Intro: Reactive Wireless Charger
I recently gained access to a Formlabs Form 2 resin 3d printer. Since resin prints are extremely smooth and accurate, I decided to build a Qi wireless charger. The charger I imagined would react to the phone charging with leds. Since I have became comfortable with 3d printing, I decided to challenge my abilities by not using a micro controller for the reactive lights. I had very little knowledge about circuits and learned a ton throughout the build process.
Please pardon any mistakes made throughout the document. It is currently finals week. I will fix any mistakes that come to my attention asap.
Step 1: The Model
The charging case was designed in Autodesk Fusion 360 to be printed on the Form 2. The Form 2 is incredibly accurate. Because of this, the parts are very precise and may have to be altered if used on a fused deposition modeling printer (FDM).
The top and bottom plates were designed to be printed with Formlab's gray resin and the center ring was printed with Formlab's clear resin.
Step 2: Printing
Printing is very straightforward. The Form 2 rarely fails and can be left unattended for long periods of time. To prevent resin from building up and hardening on flat surfaces, all parts are printed at an angle. When the print is done and cured, the supports snap off easily. A little sanding and polishing with mineral will perfect the high quality models. All parts pictured here are raw and have not been finished. Despite a few marks on the surface, the print comes out of the printer in fabulous condition. The pieces snap together well and fit snugly.
Important note: The wall on the base plate of the model not fail during the print but could not withstand the wear and tear from the build process.
Step 3: Electronics
The most important part of the build is the wireless charger. I bought my circuit board on ebay. There are three important qualities to look for when choosing a charging board:
- The charger should be Qi compatible. Qi is an almost universal standard for wireless charging and should charge most phones with wireless capabilities.
- Three coils are way better than one. Most cheap wireless chargers only have one wire coil to transmit electromagnetic energy to the phone. These tend to take much longer to charge and have a much smaller field which the phone must align to.
- A charging indication light. When the phone is charging on the coils, an indicator light toggles. The charging indication currents will be used later in the project to turn the LED charging lights on and off.
The charging circuit runs off of 5 volts while the LED strip will run off of five. In order to use both, I purchased a converter that stepped a 12 volt input current down to 5 volts. The converter's housing was bigger than the specifications stated so I had to remove the plastic case leaving the waterproofing circuit epoxy exposed.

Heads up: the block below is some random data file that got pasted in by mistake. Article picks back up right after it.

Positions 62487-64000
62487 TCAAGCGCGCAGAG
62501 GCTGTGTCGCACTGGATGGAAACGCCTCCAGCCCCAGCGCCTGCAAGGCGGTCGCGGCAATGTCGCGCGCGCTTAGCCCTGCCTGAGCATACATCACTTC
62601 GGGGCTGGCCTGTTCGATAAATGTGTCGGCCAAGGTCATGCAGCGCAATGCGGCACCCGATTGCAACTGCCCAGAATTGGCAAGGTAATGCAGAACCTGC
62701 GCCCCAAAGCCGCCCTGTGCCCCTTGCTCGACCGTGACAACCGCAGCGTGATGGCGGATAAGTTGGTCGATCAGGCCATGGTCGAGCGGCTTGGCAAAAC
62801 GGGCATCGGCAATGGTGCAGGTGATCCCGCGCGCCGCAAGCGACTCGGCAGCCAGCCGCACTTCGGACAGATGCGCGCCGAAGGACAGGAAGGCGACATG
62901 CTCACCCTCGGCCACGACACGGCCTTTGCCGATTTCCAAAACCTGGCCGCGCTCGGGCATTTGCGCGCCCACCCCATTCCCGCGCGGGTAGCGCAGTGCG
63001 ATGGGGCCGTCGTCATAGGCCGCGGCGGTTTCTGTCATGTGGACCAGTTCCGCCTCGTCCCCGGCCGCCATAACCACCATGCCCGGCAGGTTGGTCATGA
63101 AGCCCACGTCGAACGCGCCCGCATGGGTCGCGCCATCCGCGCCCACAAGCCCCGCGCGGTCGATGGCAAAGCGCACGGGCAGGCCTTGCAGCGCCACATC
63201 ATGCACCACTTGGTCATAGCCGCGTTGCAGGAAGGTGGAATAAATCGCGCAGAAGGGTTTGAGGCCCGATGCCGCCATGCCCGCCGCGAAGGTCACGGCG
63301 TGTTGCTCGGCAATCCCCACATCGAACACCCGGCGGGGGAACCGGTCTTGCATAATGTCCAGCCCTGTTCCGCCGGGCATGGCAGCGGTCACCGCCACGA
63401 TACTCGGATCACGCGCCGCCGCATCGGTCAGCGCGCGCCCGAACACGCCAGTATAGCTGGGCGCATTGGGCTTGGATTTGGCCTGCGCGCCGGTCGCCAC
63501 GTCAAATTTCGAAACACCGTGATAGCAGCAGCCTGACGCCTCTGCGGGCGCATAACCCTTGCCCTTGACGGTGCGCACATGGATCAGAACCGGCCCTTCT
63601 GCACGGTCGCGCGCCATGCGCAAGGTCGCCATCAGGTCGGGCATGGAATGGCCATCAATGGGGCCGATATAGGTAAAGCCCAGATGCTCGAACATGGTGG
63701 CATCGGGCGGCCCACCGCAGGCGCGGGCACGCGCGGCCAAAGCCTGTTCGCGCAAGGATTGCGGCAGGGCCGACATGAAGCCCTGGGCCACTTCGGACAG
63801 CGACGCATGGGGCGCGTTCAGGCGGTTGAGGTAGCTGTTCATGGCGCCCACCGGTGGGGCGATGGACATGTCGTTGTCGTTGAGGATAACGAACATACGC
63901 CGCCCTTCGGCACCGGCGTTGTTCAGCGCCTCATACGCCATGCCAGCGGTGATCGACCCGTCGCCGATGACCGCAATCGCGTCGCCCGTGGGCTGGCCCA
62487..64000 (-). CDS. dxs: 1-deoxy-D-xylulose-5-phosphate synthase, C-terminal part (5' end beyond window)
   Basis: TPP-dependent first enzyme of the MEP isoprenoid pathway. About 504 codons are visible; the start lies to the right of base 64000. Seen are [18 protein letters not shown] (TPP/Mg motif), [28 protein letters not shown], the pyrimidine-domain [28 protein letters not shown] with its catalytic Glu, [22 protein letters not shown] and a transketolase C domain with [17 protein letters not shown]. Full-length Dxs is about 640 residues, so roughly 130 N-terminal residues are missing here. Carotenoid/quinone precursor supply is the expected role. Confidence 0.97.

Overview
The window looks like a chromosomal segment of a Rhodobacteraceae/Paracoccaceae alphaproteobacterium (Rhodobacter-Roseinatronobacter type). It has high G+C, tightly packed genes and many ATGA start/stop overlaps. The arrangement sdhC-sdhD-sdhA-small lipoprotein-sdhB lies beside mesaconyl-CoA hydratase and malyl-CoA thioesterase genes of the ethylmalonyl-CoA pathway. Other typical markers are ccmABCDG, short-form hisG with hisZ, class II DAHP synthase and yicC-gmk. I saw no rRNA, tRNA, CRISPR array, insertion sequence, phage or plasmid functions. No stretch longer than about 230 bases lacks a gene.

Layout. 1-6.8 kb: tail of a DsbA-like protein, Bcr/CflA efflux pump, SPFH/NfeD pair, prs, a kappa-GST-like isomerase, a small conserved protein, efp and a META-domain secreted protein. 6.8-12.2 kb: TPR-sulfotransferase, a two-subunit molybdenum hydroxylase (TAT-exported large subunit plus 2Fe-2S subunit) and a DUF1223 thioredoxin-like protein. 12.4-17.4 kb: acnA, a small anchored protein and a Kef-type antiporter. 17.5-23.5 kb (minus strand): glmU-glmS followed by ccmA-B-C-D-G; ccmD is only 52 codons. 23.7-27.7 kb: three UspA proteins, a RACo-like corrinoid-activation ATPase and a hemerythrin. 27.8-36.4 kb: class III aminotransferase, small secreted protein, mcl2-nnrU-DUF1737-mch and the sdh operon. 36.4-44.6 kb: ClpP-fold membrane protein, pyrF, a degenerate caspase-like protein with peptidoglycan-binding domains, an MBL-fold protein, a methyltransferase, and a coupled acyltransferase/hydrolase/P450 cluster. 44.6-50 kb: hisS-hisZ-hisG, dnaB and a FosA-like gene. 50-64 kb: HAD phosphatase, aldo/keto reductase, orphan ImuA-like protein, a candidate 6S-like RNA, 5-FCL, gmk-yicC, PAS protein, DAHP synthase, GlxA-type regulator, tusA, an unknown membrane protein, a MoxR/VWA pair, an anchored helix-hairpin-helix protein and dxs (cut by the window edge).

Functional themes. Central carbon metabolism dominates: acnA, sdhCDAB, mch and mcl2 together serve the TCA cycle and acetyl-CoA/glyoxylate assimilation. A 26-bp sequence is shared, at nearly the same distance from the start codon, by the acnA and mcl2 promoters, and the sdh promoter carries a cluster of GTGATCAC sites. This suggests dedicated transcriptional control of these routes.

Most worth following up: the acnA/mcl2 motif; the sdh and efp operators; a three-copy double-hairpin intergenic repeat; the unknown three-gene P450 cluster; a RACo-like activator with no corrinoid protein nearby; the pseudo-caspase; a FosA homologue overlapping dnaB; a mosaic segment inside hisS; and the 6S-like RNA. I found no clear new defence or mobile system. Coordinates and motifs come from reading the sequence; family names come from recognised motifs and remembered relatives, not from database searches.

A 12 volt blue led strip will be used for the visual reactive lights. The strip should be small enough to fit inside the gap provided by the clear center ring of the print.
Other electric components that I used in my reactive glow circuit were, Capacitors, Transistors, Resistors, Relays, PCB prototype boards, and variable resistors.
Step 4: Relay/Transistor
My charging circuit has two led indication lights. When there isn't a phone charging, a 1.3v current will light up a red led. When there is a phone charging, the current will jump to 3v causing a blue led to alight. This works perfectly for me since transistors can act as switches at similar current levels. In order to provide an auditory cue to signal the phone charging, I also wanted to add in a relay. Relays project a nice "click" when currents are engaged or disengaged. In order to operate everything, I created a very unusual circuit that drew from both the indication circuit and the 12v power source.
Since the indication current varies, I was able to attach the relay design directly to the positive and negative terminals. However, I did find that on my particular circuit the positive and negative labels were backwards.
Step 5: Led Circuit
As I mentioned earlier. I have zero experience with circuits so the one I created here is not the best example. This led fader circuit is very simple and is used to minimize the harshness of the off/on transition. When power is applied, the lights quickly fade on. However, once power is disengaged, the leds slowly fade off resulting in a cool effect.
Once I was happy with the circuit, I soldered it onto a PCB board. After testing to make sure it was working properly, I used a box cutter to cut the PCB down to size.
I am already working on a cooler circuit that can do more without the use of an Arduino.
Step 6: Assembly
Once all the circuits are connected assembly is very simple. The only hard part is getting all of the electronic components to fit inside the case like a jigsaw puzzle. The charging coils snapped perfectly into their designated slot. I did have to drill a hole though one of the walls in order to supply power to the led strip which I wrapped around the parameter. Just to be safe, I covered all exposed electronic connections on the circuit boards which could potentially short circuit. The 12v power supply perfectly fits through a hole in the back and is snug enough to not require glue. Once everything was tested, glue all components to the housing case to prevent shifting.
Step 7: Final Product
And the charger works! Im extremely happy with how this charger looks and cant wait to share more about it. As I mentioned earlier I am swamped in the middle of finals so please check back for some additions (better photos and videos).
I am currently working on a second part to this instructables where I redo the circuit in order to make the leds act even cooler.
Step 8: CAD Models
All three STL models are in inches.
Runner Up in the